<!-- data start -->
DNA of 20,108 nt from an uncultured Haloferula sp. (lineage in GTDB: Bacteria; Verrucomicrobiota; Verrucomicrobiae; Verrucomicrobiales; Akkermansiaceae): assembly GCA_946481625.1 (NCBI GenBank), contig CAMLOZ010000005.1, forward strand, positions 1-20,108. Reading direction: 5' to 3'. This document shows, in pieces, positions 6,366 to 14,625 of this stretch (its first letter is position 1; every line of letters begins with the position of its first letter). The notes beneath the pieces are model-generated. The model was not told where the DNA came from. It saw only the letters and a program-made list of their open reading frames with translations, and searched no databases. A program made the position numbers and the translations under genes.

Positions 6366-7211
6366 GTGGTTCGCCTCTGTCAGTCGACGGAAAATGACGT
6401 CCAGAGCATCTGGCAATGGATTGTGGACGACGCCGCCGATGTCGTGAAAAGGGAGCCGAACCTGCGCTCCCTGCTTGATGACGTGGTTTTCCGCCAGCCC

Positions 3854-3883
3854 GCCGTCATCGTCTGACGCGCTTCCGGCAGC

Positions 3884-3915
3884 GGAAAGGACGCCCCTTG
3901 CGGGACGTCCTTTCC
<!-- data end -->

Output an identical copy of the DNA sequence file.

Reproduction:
DNA of 20,108 nt from an uncultured Haloferula sp. (lineage in GTDB: Bacteria; Verrucomicrobiota; Verrucomicrobiae; Verrucomicrobiales; Akkermansiaceae): assembly GCA_946481625.1 (NCBI GenBank), contig CAMLOZ010000005.1, forward strand, positions 1-20,108. Reading direction: 5' to 3'. This document shows, in pieces, positions 6,366 to 14,625 of this stretch (its first letter is position 1; every line of letters begins with the position of its first letter). The notes beneath the pieces are model-generated. The model was not told where the DNA came from. It saw only the letters and a program-made list of their open reading frames with translations, and searched no databases. A program made the position numbers and the translations under genes.

Positions 6366-7211
6366 GTGGTTCGCCTCTGTCAGTCGACGGAAAATGACGT
6401 CCAGAGCATCTGGCAATGGATTGTGGACGACGCCGCCGATGTCGTGAAAAGGGAGCCGAACCTGCGCTCCCTGCTTGATGACGTGGTTTTCCGCCAGCCC

Positions 3854-3883
3854 GCCGTCATCGTCTGACGCGCTTCCGGCAGC

Positions 3884-3915
3884 GGAAAGGACGCCCCTTG
3901 CGGGACGTCCTTTCC